Graeme Pollock 23 41 4 2256 60.97
Everton Weekes 48 81 5 4455 58.62
Ricky Ponting 112 186 26 9504 59.40
Wally Hammond 85 140 16 7249 58.46
Garry Sobers 93 160 21 8032 57.78
Ken Barrington 82 131 15 6806 58.67
Eddie Paynter 20 31 5 1540 59.23
Jack Hobbs 61 102 7 5410 56.95
Jacques Kallis 111 189 31 9197 58.21
Len Hutton 79 138 15 6971 56.67
Kumar Sangakkara 68 112 9 5741 55.74
Clyde Walcott 44 74 7 3798 56.69
Rahul Dravid 113 193 23 9564 56.26
Mohammad Yousuf 77 130 10 6686 55.72
Sachin Tendulkar 141 228 24 11,207 54.94
Dudley Nourse 34 62 7 2960 53.82
Brian Lara 131 232 6 11,953 52.89
Kevin Pietersen 30 57 2 2898 52.69
Greg Chappell 87 151 19 7110 53.86
Matthew Hayden 91 162 13 7833 52.57
Javed Miandad 124 189 21 8832 52.57

Now let’s apply the adjustments related to not-out innings, and then have a relook at the averages.

Extended batting averages: top 25
Batsman ORuns NRuns ARuns TRuns EBA % of ave Last 10 inngs
Don Bradman 5868 1128 829 7825 97.81 97.87 565
Michael Hussey 1519 377 463 2359 81.34 94.39 757
George Headley 1642 548 263 2453 61.33 100.81 389
Herbert Sutcliffe 4098 457 530 5085 60.54 99.67 406
Graeme Pollock 2014 242 191 2447 59.68 97.88 677
Everton Weekes 4171 284 286 4741 58.53 99.85 455
Ricky Ponting 7913 1591 1381 10,885 58.52 98.52 520
Wally Hammond 5728 1521 931 8180 58.43 99.95 256
Garry Sobers 6124 1908 1273 9305 58.16 100.64 406
Ken Barrington 5843 963 807 7613 58.11 99.05 315
Eddie Paynter 1256 284 249 1789 57.71 97.43 511
Jack Hobbs 5067 343 355 5765 56.52 99.25 353
Jacques Kallis 6703 2494 1468 10,665 56.43 96.94 937
Len Hutton 5890 1081 813 7784 56.41 99.53 270
Kumar Sangakkara 4754 987 560 6301 56.26 100.93 984
Clyde Walcott 3419 379 356 4154 56.14 99.03 493
Rahul Dravid 8092 1472 1156 10,720 55.54 98.73 329
Mohammad Yousuf 5861 825 500 7186 55.28 99.21 510
Sachin Tendulkar 9044 2163 1082 12,289 53.90 98.11 438
Dudley Nourse 2612 348 351 3311 53.40 99.23 393
Brian Lara 11,245 708 337 12,290 52.97 100.16 634
Kevin Pietersen 2774 124 114 3012 52.84 100.29 450
Greg Chappell 5883 1227 862 7972 52.79 98.02 478
Matthew Hayden 7329 504 672 8505 52.50 99.87 448
Javed Miandad 7051 1781 925 9757 51.62 98.20 263

"ORuns" are the Runs scored in the innings in which the batsman was dismissed. "NRuns" are the runs scored in the not-out innings. "ARuns" are the runs added to the not-out innings by extending these. "TRuns" are the new total runs, obtained by adding the runs in the previous three columns. "EBA" is the extended batting average, computed by dividing TRuns by the total number of innings played.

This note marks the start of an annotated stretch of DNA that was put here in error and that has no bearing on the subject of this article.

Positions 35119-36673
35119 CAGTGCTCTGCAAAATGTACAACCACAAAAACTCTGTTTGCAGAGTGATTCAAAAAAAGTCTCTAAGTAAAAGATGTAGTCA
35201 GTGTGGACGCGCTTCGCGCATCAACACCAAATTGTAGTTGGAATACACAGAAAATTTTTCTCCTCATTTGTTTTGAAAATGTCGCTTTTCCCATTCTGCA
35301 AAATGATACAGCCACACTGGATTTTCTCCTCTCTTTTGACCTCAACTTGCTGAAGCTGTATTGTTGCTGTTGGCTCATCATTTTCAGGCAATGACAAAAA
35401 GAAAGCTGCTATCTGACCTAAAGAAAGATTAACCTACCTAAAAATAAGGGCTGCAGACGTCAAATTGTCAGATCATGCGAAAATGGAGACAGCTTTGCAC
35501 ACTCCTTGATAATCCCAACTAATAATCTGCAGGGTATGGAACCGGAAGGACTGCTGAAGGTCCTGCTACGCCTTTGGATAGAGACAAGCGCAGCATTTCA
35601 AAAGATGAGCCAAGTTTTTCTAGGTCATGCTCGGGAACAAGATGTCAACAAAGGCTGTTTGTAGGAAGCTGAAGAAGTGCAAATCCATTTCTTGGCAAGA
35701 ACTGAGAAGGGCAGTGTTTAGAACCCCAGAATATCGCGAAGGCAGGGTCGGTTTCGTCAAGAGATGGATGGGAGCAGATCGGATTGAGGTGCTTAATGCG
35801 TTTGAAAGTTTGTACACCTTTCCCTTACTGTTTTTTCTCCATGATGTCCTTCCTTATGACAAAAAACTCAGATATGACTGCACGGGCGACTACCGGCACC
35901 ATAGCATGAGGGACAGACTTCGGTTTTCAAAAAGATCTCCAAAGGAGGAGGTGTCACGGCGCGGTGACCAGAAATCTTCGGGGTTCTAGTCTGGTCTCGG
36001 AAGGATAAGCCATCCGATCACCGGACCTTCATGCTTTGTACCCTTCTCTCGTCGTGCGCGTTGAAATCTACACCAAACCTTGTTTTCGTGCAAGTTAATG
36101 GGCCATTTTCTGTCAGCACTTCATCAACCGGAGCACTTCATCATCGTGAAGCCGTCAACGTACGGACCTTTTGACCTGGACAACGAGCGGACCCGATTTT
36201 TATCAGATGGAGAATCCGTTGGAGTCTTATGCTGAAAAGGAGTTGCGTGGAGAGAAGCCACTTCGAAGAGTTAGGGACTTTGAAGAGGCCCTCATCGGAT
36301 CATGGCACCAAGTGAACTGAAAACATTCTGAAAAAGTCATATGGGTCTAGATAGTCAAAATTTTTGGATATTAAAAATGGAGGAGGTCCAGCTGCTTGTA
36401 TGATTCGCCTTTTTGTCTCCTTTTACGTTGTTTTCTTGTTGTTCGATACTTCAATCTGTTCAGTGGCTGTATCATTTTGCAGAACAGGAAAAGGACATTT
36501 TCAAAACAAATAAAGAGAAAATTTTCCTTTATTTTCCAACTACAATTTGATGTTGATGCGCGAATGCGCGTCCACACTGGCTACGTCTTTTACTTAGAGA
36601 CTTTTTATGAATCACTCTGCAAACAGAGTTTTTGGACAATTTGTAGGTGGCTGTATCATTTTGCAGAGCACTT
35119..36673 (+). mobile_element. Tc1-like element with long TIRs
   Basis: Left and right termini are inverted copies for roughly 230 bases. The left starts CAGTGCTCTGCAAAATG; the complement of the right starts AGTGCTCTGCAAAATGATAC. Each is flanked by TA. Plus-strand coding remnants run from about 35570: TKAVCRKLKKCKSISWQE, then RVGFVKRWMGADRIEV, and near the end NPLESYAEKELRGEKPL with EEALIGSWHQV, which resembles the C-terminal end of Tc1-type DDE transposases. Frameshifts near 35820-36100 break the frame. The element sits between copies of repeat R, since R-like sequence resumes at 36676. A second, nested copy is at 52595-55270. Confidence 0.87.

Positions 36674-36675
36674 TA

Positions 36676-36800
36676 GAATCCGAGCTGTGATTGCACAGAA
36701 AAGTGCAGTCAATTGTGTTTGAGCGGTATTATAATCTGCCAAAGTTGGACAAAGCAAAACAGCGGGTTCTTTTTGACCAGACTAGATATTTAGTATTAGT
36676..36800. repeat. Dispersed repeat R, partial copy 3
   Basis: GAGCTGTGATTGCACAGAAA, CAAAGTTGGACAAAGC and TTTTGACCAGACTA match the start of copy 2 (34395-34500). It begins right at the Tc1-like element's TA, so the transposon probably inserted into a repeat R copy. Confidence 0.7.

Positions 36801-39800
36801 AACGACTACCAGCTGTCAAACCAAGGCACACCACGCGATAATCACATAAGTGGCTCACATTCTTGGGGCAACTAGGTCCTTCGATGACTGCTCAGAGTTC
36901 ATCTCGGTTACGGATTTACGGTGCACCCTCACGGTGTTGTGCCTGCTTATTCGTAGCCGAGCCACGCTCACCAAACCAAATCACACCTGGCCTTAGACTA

A few observations

In general the EBA benefits the batsmen with lower number of not-outs. Only five batsmen in this group, Headley, Sobers, Sangakkara, Lara and Pietersen, have benefited by the extended batting average, though in most cases the increase is marginal. Sangakkara has benefited quite considerably because of his recent form. The other batsmen have their extended batting averages lower than their normal batting averages by upto 5%. Hussey has lost the most, which is understandable since he has seven not-outs in the 29 innings he has played. Similarly Kallis has lost, which is explained by the fact that he has remained not out a whopping 31 times. However note Kallis' recent form.

Anantha Narayanan has written for ESPNcricinfo and CastrolCricket and worked with a number of companies on their cricket performance ratings-related systems

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Posted by arun pathania on (October 18, 2008, 12:12 GMT)

king of kings

Posted by Prashant on (December 19, 2007, 14:27 GMT)

Forget the runs per test and calculate runs per innings... Lara is 51.52 and Tendulkar is 49.15. Given that lara bats at 3 and tendulkar at 4, the opportunity of scoring lara gets is more than tendulkar - especially if it is the last innings of a test. So there is hardly any difference between the two....

Posted by Goyal on (December 19, 2007, 14:07 GMT)

Hi,

Congrats on the lovely blog. Geeky and nerdy. However, one complaint. Can you guys do the right thing and enable full feeds instead of stupid partial feeds?

Posted by hemant on (December 19, 2007, 8:42 GMT)

These stats do not tell how many times sachin was the beneficiary of the lax umpiring.117 (vs WIN),109(vs SL),94(vs PAK) &50(vs NZ) are only some of the innings which should have been restricted to only single digits but weren't.Also he has always played to remain not out. Remember his comments after he scored 241* against Oz.

Posted by Vivek Gupta on (December 18, 2007, 22:18 GMT)